Media and Journalism, Oxford University Press, pp. 401-2, 404, retrieved 24 March 2014, <>.

McLaughlin, E., ‘Television Coverage of the Vietnam War and the Vietnam Veteran, The Warbird’s Forum, retrieved 29 March 2014, <>.

‘Aftermath’, Australia and the Vietnam War, retrieved March 29 2014, <>.

Lynch, J., ‘Coalition ‘sympathetic’ to relaxing restrictions on media ownership’, The Sydney Morning Herald: Business Day, retrieved March 28 2014, <>.

Sherwood, S., Malik, S., 2014, ‘Image of Syrian boy in desert triggers sympathy – and then a backlash, The Guardian, retrieved 29 March 2014, <>.


10 thoughts on “Digital Technology Challenging Media Moguls

  1. Hey Giverny! I really enjoyed your recent post ‘Digital Technology Challenging Media Mongols!’ I think the correlating images worked really well, especially the information of the four-year-old Syrian boy in the desert. It really exemplified your point on the media influence and representations. I like your ideas in the first paragraph however they are a little lost in the length on the sentence. Overall, nice read, well thought out and researched! 🙂

    • Hi Teika. Thank-you so much for your lovely feedback. I’m glad you liked the information on the misleading images of the Syrian boy. I find it amazing how media corporations can even manipulate a single tweet! I definitely agree about the first paragraph, I always seem to get too carried away! Thank-you for bringing it to my attention, I’ll be sure to change it. Kind regards, Giverny.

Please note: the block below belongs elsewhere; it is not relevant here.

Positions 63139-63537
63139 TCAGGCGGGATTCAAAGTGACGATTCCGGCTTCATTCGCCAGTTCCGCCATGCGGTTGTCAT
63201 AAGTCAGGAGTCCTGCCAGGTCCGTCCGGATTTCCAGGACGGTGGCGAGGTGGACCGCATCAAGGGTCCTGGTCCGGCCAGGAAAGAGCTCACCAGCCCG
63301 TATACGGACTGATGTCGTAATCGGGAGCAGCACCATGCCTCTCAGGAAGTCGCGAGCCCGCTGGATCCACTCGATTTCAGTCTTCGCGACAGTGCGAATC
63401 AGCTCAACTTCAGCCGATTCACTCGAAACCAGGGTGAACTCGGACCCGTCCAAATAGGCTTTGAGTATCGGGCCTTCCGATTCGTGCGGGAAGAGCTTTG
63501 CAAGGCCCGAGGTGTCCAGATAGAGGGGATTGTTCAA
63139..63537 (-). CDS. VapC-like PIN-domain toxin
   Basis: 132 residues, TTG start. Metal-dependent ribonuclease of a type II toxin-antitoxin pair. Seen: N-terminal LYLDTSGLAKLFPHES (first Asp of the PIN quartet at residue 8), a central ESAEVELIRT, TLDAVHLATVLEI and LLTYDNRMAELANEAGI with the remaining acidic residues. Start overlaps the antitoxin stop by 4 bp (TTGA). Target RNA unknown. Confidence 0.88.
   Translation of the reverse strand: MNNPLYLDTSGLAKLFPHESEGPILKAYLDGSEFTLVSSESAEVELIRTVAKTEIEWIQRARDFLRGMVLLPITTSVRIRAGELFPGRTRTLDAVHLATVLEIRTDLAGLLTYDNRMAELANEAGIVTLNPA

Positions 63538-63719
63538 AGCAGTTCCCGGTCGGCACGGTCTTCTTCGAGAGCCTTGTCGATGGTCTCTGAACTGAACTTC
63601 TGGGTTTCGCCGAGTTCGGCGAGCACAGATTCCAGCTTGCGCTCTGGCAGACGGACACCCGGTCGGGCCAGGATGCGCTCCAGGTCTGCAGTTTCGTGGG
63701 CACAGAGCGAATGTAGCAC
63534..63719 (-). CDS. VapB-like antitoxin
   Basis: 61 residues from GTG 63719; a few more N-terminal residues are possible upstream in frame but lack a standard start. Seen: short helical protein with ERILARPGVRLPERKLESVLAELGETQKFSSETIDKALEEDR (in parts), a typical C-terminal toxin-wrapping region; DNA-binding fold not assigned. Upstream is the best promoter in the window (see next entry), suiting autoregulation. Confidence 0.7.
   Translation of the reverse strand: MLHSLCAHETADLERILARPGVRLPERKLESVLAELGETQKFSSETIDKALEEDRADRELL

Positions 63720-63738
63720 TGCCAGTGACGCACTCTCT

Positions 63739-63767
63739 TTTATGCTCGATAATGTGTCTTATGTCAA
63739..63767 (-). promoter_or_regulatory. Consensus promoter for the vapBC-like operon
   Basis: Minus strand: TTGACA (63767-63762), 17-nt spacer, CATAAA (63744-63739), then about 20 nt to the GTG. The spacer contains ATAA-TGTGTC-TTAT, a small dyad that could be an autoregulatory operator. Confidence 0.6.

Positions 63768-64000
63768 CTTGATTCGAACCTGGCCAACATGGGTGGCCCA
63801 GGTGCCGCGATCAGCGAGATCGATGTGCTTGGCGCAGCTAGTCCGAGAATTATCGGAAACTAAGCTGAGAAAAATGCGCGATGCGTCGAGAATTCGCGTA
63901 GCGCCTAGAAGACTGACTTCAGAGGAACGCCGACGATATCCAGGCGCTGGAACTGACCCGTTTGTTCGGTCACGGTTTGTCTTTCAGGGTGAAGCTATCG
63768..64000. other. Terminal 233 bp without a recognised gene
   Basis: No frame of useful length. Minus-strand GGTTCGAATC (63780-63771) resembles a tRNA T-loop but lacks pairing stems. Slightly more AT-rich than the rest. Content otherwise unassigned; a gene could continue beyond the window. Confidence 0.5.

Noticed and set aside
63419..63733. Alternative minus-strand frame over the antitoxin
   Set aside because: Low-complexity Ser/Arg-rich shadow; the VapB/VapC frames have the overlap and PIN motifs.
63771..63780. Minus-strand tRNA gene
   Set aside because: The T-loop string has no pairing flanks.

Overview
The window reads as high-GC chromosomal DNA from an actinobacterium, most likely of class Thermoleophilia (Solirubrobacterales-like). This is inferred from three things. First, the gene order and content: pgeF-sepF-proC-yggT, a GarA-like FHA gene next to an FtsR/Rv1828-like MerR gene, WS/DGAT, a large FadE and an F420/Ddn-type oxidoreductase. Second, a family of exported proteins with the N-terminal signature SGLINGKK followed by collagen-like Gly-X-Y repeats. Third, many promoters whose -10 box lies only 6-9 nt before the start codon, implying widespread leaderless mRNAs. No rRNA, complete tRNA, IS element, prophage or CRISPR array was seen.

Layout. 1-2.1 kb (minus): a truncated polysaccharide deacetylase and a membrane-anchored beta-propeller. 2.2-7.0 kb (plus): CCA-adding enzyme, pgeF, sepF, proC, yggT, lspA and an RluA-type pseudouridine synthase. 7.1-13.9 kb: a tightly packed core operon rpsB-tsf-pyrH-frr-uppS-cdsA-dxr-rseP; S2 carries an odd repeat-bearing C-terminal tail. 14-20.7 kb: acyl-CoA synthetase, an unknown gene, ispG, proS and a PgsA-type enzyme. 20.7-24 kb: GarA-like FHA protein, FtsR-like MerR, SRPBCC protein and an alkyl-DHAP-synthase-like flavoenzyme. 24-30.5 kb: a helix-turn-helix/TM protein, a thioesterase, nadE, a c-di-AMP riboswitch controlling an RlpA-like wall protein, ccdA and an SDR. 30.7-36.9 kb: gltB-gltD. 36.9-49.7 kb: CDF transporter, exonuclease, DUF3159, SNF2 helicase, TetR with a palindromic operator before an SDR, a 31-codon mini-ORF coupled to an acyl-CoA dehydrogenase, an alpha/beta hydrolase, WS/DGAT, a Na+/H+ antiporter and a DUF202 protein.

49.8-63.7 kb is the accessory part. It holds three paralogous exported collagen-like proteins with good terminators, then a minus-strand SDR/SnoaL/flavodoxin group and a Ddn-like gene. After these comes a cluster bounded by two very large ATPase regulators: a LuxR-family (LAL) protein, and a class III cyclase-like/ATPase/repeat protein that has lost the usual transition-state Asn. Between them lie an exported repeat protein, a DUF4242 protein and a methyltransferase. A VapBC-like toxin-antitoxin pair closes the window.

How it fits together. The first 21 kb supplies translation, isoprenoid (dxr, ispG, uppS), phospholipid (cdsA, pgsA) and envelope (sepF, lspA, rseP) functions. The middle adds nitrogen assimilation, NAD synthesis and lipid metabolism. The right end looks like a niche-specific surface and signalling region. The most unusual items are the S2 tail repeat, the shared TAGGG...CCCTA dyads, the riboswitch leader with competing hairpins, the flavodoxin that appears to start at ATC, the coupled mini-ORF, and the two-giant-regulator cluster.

2. Hi Giverny, I’ve really enjoyed your blog post ‘Digital Technology Challenging Media Moguls’! You’ve done really well in relating everything back to what we learnt and discussed in Week 4’s lecture. This post honestly has no fault, well done! Looking forward to reading more of your posts 🙂

  3. I really like that you took the story away from just the Australian political scene and spoke about the UN example, something alot of others haven’t done with this task! However what I most enjoyed about your post was the last paragraph; it is important that were all aware the truth is out there and we can source it if we are determined! Well done 🙂

    • Hi Breanna, I’m really glad you enjoyed reading my post and that you were able to take something away from it. I definitely agree that it is very much dependent upon one’s own motivation to source the truth amongst all the conflicting and ambiguous messages which the media constantly bombards us with. This is one of the brilliant things about the Internet – the media cannot possibly control everything! Thank-you very much for your comment and also your follow 🙂

  4. I really enjoyed reading your blog :), it was well supported by examples and quotes. Do we really know what is happening out there? We think we do, but these mass medias kinda only give us half the news. We may think that we have self created opinions but we are significantly influenced by these media.

    • Hi Rachael, thank you for your comment and the very thought-provoking questions you have posed in response to my post. I completely agree with you. We all tend to claim we have our own views independent of what we hear or are told, but somehow the media always seems to influence us in some way or another. 🙂